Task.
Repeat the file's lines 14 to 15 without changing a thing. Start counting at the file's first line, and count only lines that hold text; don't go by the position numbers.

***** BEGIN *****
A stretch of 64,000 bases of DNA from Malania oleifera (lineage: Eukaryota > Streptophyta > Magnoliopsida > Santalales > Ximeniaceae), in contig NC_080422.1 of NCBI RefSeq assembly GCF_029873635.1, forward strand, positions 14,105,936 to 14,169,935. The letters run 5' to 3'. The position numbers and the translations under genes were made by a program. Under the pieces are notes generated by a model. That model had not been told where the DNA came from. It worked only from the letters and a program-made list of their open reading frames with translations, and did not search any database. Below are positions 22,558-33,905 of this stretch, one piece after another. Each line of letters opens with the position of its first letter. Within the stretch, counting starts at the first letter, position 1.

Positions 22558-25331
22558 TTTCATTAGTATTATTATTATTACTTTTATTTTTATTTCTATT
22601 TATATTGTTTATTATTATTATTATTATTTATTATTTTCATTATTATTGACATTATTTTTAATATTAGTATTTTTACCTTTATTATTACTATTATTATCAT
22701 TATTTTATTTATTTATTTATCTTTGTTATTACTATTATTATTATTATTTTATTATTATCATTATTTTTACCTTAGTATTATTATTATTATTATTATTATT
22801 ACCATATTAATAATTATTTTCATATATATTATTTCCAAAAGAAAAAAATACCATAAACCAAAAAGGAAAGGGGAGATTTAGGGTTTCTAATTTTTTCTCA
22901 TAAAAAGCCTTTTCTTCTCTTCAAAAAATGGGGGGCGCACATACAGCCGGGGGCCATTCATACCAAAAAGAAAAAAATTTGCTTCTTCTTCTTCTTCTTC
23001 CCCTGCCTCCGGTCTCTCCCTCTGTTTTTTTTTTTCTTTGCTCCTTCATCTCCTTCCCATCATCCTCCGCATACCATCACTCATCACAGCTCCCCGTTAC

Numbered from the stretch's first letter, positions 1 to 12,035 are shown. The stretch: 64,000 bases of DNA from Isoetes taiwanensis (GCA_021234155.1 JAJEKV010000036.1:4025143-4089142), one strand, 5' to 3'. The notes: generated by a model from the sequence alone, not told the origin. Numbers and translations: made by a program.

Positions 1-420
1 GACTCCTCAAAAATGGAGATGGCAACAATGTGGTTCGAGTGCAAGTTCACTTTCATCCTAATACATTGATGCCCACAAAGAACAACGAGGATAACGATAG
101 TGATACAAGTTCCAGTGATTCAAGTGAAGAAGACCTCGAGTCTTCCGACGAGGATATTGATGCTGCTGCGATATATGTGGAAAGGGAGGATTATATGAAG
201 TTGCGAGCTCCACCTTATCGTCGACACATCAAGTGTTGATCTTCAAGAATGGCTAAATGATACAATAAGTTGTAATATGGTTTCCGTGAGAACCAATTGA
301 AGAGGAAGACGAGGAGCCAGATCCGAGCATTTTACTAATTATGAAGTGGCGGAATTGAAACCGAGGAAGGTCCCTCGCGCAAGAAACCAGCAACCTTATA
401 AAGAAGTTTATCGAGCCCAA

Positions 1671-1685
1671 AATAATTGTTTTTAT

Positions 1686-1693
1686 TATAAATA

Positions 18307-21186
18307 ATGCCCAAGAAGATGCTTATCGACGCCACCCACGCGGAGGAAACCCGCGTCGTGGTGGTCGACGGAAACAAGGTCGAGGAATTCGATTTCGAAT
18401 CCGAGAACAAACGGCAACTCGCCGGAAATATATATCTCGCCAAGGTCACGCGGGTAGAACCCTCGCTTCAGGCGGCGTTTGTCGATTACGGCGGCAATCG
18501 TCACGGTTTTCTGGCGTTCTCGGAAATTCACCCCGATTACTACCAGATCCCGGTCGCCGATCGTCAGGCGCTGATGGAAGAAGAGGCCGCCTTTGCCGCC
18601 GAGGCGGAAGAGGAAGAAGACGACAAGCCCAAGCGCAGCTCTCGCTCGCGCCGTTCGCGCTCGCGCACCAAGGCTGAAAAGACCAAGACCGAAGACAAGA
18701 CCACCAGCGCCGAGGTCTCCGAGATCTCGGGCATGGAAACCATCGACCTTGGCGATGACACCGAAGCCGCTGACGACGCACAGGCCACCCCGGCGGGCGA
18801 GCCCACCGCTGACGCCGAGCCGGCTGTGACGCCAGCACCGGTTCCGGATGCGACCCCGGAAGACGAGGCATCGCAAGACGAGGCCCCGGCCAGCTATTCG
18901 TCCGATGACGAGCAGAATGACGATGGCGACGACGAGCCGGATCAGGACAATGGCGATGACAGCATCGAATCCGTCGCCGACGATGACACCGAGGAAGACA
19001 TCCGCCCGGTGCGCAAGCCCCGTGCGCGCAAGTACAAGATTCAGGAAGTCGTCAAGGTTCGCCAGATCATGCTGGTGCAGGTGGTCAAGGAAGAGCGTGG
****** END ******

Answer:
301 AGAGGAAGACGAGGAGCCAGATCCGAGCATTTTACTAATTATGAAGTGGCGGAATTGAAACCGAGGAAGGTCCCTCGCGCAAGAAACCAGCAACCTTATA
401 AAGAAGTTTATCGAGCCCAA